Parents take one look at Jim Shaikh’s invention, the Yoomi, and go “why didn’t I think of that?”. The Yoomi is a self-heating baby bottle. Every parent with a baby has faced the difficulty of a screaming infant who is desperate for some milk, but they have no way of heating up a bottle. Enter “The Yoomi” a bottle that heats up itself when you need it. Brilliant. So brilliant, it is being featured in a new exhibition at The British Library which opened yesterday to focus on the fantastic inventiveness of Britons. But inventors featured in this talent line-up need to take a step back. The reality is that the plaudits inventors receive at the launch of their products soon turn into negative reactions and despair. Every invention eventually faces negativity, no matter how brilliant it seems at the start.
The IT research and advice company, Gartner, call this “The Hype Cycle“; when new technology is introduced everyone loves it and before too long it reaches a peak of excitement and interest. Then that plummets into a “trough of disillusionment” as people find things wrong with the technology. It can take several years before anything reaches the “plateau of productivity”.
And the same is true for blogging. People start with all the best plans for a future as a blogger; businesses have targets for readership and great ideas as to how their blog will take them “into the 21st Century”. At the start, all is well. Everyone involved is keen, enthusiastic and supportive. Gradually, more and more readers arrive and the subscriber numbers start to climb significantly. After a while, the blog starts to achieve more than the blogger could have hoped for – more readers, more quickly and more interactions than expected. Brilliant.
Then – oh dear – the rot sets in. The blogger finds their enthusiasm starts to fade; other business activities and new projects begin to get in the way. Eventually, blogging gets relegated to something of back seat. Before you know it, those once enthusiastic bloggers are not writing very often, resulting in few comments and precious little, if any, business. Disillusionment sets in. Indeed, in companies the CEO can say things like “I told you blogging was a waste of time.”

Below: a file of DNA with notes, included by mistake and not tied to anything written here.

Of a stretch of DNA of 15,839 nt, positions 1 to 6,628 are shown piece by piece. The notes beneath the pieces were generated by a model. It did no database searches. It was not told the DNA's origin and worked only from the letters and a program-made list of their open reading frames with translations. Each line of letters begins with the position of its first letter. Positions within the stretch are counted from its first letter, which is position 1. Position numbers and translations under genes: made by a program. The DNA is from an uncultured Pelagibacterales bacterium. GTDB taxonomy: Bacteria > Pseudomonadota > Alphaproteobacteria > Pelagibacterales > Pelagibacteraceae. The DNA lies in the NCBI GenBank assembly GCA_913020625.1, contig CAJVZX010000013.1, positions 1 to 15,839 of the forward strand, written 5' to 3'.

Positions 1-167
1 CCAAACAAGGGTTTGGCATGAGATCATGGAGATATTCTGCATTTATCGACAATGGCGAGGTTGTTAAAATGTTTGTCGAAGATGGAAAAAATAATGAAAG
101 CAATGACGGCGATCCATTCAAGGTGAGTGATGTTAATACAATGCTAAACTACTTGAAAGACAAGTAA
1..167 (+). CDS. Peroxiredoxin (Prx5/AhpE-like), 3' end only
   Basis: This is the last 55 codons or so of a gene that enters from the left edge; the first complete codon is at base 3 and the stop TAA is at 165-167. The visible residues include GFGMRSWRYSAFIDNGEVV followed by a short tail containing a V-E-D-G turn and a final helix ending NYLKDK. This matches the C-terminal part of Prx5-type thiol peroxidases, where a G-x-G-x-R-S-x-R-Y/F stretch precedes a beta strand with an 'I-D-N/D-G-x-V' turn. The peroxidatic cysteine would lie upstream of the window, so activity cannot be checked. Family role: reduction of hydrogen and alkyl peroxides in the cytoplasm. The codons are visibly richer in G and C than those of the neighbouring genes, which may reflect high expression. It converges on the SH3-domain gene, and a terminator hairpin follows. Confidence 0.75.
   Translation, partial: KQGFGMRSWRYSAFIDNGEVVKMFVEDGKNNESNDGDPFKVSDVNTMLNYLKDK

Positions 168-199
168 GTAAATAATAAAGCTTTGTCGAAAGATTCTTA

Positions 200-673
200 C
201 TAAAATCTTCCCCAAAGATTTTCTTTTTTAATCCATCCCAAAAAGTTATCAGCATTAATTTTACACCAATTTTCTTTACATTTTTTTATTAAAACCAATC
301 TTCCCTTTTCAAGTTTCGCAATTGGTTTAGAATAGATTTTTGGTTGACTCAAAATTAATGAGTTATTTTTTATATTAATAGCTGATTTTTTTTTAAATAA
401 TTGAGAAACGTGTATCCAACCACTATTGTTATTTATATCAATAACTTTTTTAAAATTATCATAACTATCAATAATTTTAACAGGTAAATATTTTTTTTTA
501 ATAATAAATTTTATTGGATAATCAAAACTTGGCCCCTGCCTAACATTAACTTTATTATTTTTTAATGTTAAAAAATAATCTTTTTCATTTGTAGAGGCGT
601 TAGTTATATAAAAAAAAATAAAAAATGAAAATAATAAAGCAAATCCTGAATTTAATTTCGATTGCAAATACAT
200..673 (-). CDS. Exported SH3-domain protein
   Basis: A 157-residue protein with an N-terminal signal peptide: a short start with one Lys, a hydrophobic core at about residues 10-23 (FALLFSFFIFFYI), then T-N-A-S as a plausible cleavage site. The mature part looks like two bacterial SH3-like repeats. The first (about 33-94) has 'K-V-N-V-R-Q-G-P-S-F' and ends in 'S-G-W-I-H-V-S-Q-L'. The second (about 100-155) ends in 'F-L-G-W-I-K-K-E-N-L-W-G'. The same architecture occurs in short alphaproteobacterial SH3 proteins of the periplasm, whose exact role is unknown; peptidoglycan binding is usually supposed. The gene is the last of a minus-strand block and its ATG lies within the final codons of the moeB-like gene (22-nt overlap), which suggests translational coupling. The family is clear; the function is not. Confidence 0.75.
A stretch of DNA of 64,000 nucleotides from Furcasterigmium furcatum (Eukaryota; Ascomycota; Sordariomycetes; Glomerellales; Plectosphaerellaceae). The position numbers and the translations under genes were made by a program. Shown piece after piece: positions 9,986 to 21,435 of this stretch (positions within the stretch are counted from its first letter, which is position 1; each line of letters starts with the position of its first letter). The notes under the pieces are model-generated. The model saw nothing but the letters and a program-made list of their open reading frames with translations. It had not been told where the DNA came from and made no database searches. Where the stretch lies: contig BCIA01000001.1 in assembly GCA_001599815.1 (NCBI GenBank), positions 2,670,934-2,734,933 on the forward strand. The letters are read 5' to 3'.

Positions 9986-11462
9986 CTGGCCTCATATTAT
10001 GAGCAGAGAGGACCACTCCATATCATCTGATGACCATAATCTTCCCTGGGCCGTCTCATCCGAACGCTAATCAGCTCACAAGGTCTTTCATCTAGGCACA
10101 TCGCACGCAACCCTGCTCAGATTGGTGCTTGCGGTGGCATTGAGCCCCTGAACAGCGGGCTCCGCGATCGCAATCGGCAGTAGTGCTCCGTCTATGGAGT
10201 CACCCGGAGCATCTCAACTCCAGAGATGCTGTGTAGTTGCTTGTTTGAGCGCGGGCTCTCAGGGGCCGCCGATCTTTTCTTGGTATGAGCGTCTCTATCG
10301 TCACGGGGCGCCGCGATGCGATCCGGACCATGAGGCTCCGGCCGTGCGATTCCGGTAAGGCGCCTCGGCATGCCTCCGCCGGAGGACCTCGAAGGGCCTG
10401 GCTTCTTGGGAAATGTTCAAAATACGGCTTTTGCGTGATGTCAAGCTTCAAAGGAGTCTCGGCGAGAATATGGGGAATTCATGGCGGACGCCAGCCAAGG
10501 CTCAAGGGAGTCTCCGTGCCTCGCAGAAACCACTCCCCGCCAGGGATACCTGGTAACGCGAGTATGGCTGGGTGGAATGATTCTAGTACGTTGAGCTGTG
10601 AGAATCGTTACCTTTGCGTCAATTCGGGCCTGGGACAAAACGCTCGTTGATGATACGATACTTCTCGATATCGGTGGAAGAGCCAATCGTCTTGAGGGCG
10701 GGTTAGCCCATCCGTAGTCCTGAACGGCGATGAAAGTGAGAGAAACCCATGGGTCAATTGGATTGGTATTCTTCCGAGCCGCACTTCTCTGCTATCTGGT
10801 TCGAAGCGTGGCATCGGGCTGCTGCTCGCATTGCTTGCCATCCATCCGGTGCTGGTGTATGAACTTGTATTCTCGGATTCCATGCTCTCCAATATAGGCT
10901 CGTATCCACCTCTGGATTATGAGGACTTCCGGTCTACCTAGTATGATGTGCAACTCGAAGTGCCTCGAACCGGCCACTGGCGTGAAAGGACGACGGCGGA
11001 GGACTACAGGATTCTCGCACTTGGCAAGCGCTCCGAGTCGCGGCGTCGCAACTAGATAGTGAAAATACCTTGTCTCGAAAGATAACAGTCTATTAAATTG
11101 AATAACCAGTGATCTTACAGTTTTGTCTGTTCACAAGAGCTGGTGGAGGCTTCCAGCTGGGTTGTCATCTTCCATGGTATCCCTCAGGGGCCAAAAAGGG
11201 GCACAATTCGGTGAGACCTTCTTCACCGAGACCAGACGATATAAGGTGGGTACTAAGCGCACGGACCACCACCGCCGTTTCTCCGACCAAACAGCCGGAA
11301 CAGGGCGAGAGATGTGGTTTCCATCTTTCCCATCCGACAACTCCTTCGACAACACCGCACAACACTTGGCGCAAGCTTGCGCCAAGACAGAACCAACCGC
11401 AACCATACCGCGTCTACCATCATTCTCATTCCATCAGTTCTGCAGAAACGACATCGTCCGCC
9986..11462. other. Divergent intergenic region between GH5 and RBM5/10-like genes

But, then something happens to re-ignite interest. It may be a random comment on an old blog post, or it could be that you meet someone who is one of your readers who asks why you have “given up”. Or you may be reading something which shows the power of blogging in terms of generating leads. So those flames of passion for blogging get fanned and you restart your writing, only to find it does work. Aha…you knew it all along…!
Bloggers appear to follow the same bumpy road as technology in the Gartner Hype Cycle. So, the question is, where are you on this blogging cycle? Knowing where you are can help you plan ahead and can improve your motivation. After all, if you are finding blogging a chore, if you can’t come up with ideas as to what to write about, or if you simply do not have the motivation to write, you know you are in the “trough of disillusionment”. And knowing that means you can be assured that things will get better.
Equally, if everyone is loving your blog, if you adore writing it, the chances are you are at the “peak of inflated expectations” so you can prepare for the rapid descent downhill…!
So, how long does it take to reach the “plateau of productivity” – for most blogs who are in the Technorati index which are regulars and well-loved, it’s around two to three years before you “make it”. The chances of being an overnight success in blogging are pretty slim. Stick at it and you will succeed – but give up in that trough of disillusionment and you are shutting the door to potential success in the future. And maybe that’s why many British inventions never succeed – we give up too soon, only to find that other nations take up our ideas when we are disillusioned. The exhibitors at The British Library should take note…!
Graham Jones is an Internet Psychologist who studies the way people use the online world, in particular how people engage with businesses. He uses this knowledge to help companies improve their online connections to their customers and potential customers and offers consultancy, workshops, masterclasses and webinars. He also speaks regularly at conferences and business events. Graham is an award-winning writer and the author of 32 books, several of which are about various aspects of the Internet. For more information connect with me on Google+